Palais Garnier or Opera Garnier in Paris
The Palais Garnier is the thirteenth theatre to house the Paris Opera since King Louis XIV founded it in the late 1660s, and this sumptuous place was built on the orders of Napoleon III as part of the great Parisian reconstruction project carried out by Baron Haussmann and was named after the architect Charles Garnier.
The Palais Garnier was inaugurated on 5th January 1875 after taking fifteen years to complete and is known today by different names such as the Opera National de Paris, the Palais Garnier and the basic Opera Garnier, but one of the main focuses now are ballet performances, as most of the operas are performed at the newer Paris Opera House of the Opera Bastille.
About Palais Garnier
Having been renovated in the year 2000, the main facade of the Opera Garnier is just as impressive to look at now, as it was back in the 19th century, with its original rich colours and golden statue-work.
But one of the most famous features of the Palais Ganier is the Grand Staircase that was constructed in various colours of marble and at the foot of the staircase are two bronze statues, but then if you look up you can see the four different sections of the painted ceiling.
This double stairway of the Grand Staircase is an impressive 30 metres and leads to the foyers, the different levels of the auditorium and the Rotonde de l’Empereur in the west pavilion that is home to the library and Musee de l’Opera museum. Yet in fact, because the Empire fell and Napoleon died before the Palais Garnier was completed, the Rotonde de l’Empereur was never finished and you can still get to see the dressed blocks of stone as they were in the 1870s!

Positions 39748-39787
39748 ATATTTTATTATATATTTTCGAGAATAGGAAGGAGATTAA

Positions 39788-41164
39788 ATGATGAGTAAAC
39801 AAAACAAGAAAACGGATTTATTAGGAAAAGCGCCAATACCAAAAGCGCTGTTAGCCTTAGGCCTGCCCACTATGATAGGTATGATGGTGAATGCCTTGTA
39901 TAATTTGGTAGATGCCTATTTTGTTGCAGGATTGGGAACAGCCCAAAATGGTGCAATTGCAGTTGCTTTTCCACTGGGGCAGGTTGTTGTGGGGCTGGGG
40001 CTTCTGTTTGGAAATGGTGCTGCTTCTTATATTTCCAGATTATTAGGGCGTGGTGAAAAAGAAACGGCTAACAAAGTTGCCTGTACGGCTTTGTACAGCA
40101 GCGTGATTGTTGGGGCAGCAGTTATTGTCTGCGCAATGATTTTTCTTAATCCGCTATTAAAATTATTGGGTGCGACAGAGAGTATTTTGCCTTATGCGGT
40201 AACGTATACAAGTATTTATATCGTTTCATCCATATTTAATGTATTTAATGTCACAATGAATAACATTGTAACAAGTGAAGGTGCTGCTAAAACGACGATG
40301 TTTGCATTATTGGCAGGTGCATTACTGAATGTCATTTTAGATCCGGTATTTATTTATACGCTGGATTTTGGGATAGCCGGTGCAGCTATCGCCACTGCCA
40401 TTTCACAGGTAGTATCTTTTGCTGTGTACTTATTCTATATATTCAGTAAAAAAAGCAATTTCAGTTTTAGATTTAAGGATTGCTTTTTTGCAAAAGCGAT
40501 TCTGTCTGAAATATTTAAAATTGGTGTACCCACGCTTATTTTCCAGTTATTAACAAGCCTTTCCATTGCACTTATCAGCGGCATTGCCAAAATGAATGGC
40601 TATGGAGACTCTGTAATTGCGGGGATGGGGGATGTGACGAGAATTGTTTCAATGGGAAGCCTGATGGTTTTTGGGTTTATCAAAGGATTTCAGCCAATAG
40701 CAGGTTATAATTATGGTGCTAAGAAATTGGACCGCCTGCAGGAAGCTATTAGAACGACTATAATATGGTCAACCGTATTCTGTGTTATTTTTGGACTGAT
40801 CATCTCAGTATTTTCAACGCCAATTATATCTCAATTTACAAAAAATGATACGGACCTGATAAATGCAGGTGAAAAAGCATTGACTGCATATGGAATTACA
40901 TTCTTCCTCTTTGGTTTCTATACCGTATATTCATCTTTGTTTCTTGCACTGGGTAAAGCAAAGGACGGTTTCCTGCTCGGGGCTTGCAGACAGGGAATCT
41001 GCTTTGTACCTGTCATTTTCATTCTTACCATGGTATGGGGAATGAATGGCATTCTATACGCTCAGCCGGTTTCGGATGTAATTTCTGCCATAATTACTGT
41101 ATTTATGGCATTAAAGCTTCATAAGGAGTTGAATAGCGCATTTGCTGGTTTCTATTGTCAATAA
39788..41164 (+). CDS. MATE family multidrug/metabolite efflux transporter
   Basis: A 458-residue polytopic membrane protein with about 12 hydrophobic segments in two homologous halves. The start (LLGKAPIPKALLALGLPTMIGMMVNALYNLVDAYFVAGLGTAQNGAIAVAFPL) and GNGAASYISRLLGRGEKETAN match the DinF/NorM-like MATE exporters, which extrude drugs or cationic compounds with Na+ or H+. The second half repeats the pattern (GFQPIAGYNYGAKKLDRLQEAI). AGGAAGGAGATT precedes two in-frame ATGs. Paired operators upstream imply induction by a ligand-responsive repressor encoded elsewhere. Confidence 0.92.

Then you have the large and richly decorated foyers that provide the audience with areas to stroll around in during performance intervals and the vault of the Avant foyer is covered with delightful mosaics in rich colours on a gold background, plus there is a great view of the Grand Staircase.
Charles Garnier wanted the Grand Foyer to resemble the gallery of a classical chateau with its vast dimensions of 18m high, 54m long and 13m wide. And having been fully restored in 2004 with its mirrors and windows that accentuate the vast dimensions, along with the spectacular ceiling painted by the artist Paul Jacques-Aime Baudry, which portrays themes from the history of music, this space is awe inspiring with an aristocratic luxuriousness.
There is also a copy of Charles Garnier's bust by the sculptor Carpeaux that stands in the centre of the foyer, near one of the windows, which looks down the Avenue de l'Opéra towards the Musee du Louvre museum.
The Salon du Glacier is located at the end of the bar gallery with its light and airy rotunda adorned with a ceiling painting by the artist Georges Jules-Victor Clairin and there are tapestries illustrating different drinks such as tea, coffee and champagne, as well as fishing and hunting. Completed after the opening of the opera house, this room has a very distinct 1900s flavour.